Douglas Hurd and his team were in an unenviable position. As Britain holds the current presidency of the European Community, they had to take on board the desire of other EC governments to push forward on the Maastricht treaty now that the French had finally produced their tortured 'oui'; and as the British government, they wanted anything but to push ahead with the treaty, given the scepticism at home.
'The British are in a bind,' said a French diplomat during the first break in the proceedings. 'They are worried about their own public opinion and Euro-sceptics, but as they are in the chair they have to take in what we all say.'
A British diplomat confirmed the real disagreement was to come when the presidency put the conclusions of the summit in writing. 'They won't be hurrying out of there,' he said. Sure enough, when Mr Hurd and his team returned with the first draft, nobody was in agreement.
Apart from the Danes, sidelined for now from the discussions because of their electoral rejection of the treaty last June, all the others felt the contents of the discussion had little to do with the contents of the text. Not so much in what the text said, but what it didn't say.
On their way out for their second break, officials briefed journalists on two omissions: the text did not reflect the determination among other member-states not to renegotiate Maastricht, and it did not reflect their determination to stick to the agreed timetable of ratification. 'It doesn't surprise me,' said a French diplomat. 'This sort of thing happens at Brussels all the time.'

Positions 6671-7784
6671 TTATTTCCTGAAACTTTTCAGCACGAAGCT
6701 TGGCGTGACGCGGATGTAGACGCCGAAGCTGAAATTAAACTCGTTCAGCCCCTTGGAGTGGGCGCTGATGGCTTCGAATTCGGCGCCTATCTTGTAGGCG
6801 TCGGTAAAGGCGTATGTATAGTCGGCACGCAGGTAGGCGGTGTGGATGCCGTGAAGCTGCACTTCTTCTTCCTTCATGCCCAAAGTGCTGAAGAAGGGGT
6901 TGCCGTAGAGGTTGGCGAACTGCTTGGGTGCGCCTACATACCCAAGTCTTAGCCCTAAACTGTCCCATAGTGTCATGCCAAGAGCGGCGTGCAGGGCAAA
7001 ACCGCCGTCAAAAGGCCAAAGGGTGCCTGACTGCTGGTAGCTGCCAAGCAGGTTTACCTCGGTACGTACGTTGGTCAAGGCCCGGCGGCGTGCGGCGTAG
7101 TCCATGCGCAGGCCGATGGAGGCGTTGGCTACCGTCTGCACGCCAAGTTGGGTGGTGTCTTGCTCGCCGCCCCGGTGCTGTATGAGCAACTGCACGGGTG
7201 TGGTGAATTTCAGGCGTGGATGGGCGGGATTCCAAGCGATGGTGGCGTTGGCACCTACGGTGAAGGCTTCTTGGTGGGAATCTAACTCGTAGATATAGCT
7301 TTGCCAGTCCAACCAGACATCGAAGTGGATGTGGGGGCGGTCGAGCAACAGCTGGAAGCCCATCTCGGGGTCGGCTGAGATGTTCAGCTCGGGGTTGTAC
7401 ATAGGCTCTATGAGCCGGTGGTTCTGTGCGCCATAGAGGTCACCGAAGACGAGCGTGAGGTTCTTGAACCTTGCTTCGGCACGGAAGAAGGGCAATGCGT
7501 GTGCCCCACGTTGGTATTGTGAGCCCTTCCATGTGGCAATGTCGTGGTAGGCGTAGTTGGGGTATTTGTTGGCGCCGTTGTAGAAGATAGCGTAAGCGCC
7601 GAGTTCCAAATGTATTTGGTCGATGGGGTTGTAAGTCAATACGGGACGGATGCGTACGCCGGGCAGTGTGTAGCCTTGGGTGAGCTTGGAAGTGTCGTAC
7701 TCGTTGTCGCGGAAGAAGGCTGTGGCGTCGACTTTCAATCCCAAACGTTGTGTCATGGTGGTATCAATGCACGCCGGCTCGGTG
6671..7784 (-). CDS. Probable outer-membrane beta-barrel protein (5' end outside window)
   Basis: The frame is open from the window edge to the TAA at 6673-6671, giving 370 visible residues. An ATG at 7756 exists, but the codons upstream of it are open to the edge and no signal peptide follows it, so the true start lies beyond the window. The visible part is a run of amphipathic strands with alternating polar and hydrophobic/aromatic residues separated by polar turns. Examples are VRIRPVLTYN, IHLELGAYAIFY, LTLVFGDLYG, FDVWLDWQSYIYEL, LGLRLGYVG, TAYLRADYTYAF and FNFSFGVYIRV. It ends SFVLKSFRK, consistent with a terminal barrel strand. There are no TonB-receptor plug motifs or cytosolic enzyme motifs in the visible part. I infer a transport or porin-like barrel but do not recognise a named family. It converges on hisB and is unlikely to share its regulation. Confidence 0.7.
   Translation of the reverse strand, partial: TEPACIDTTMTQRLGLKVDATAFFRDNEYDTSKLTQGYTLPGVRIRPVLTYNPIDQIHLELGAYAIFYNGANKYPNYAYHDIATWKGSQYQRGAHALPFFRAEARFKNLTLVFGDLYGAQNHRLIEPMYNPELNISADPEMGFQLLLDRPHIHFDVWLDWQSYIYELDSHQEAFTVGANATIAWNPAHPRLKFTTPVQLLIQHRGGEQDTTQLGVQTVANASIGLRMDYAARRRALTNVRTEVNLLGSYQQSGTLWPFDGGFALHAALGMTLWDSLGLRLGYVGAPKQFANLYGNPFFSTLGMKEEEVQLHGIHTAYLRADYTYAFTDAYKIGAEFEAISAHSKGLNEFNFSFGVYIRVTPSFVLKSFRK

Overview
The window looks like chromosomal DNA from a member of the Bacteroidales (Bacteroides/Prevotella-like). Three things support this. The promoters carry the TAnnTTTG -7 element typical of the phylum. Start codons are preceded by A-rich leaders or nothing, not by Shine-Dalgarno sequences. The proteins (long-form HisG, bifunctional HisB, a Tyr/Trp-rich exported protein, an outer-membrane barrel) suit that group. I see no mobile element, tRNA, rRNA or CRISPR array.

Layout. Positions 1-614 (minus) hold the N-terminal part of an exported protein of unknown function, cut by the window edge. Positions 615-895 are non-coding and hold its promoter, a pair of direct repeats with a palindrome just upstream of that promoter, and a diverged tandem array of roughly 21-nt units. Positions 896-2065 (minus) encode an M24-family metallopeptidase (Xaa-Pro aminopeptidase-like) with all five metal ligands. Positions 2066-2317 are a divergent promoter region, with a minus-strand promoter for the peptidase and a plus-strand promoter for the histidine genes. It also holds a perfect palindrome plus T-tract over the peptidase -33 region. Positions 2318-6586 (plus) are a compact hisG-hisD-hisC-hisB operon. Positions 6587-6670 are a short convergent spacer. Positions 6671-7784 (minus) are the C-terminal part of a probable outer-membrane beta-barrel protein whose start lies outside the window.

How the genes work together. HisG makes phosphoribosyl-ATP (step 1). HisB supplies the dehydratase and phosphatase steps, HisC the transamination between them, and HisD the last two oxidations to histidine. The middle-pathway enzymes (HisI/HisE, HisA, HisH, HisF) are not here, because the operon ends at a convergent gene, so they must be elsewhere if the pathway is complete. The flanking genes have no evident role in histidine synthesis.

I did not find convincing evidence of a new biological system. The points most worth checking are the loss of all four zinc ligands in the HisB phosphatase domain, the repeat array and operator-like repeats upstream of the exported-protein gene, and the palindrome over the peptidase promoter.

British officials insisted that Britain had not drafted the text as the British government, but as current holder of the EC presidency. 'Name me one situation,' asked a UK diplomat, 'where a presidency text has been approved first time round?' Maybe so, but the problem with most presidency texts is that they try to accommodate too many opposing points of view, not that they omit to take them in.
Perhaps the British had banked too much on the general mood of introspection following the tentative French 'yes', or perhaps they had been bothered by references of some of the ministers to ratification according to the 'Oslo timetable' - the declaration at a summit in June specifying the end of the year as the target. In the end, the final text agreed by the Twelve reverted to the more flexible ratification schedule foreseen in the treaty itself - the end of the year or any time thereafter.
A Dutch diplomat pointed out an anomaly: how could you have a weaker statement after a French 'yes', as yesterday's was, than after a Danish 'no', as in the case of the Oslo declaration?
The reversal to Article R - an in-built delay mechanism - of the treaty as the timetable got the British, who know they will not get Maastricht through Parliament this year, off the hook, while the insertion of phrases like attaching 'high priority to the speedy and successful conclusion of the process, without reopening the present text', had the likes of Roland Dumas, the French Foreign Minister, smiling like a Cheshire cat. His attendance had not even been guaranteed until the French 'yes' scraped through. At least, for now, he could tell himself the 51 per cent begged, borrowed or stolen by his government had not been for nothing.Reuse content